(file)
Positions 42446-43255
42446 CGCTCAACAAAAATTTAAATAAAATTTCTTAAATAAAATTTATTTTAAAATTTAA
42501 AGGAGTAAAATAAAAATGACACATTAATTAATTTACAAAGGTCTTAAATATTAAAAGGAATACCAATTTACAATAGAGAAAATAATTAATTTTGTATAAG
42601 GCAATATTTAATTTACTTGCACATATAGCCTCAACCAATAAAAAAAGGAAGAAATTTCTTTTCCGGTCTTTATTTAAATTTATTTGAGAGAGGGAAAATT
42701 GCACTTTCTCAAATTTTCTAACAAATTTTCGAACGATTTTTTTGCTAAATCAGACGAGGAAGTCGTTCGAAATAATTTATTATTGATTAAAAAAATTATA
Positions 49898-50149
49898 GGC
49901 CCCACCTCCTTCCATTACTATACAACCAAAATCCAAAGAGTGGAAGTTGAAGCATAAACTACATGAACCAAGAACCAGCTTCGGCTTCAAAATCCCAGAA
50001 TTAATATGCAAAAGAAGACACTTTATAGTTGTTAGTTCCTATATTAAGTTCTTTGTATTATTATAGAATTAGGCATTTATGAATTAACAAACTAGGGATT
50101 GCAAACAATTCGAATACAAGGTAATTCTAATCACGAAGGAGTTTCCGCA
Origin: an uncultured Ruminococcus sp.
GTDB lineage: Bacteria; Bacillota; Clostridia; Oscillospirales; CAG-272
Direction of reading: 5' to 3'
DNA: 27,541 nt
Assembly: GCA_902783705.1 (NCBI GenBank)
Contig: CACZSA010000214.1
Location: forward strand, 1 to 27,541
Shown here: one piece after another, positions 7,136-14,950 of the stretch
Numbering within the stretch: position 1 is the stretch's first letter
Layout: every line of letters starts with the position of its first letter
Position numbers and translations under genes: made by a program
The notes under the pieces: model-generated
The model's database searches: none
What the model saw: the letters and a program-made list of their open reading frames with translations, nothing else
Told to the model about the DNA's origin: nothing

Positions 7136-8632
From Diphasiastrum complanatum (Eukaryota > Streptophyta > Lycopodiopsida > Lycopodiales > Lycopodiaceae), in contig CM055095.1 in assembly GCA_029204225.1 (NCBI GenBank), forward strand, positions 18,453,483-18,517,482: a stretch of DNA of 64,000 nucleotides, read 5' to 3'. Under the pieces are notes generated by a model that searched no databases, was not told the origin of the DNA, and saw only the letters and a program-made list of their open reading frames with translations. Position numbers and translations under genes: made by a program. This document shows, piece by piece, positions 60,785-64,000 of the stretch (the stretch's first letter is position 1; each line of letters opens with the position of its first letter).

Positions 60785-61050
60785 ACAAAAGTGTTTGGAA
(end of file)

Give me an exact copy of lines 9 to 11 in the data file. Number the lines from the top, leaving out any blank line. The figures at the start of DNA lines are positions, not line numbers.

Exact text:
50001 TTAATATGCAAAAGAAGACACTTTATAGTTGTTAGTTCCTATATTAAGTTCTTTGTATTATTATAGAATTAGGCATTTATGAATTAACAAACTAGGGATT
50101 GCAAACAATTCGAATACAAGGTAATTCTAATCACGAAGGAGTTTCCGCA
Origin: an uncultured Ruminococcus sp.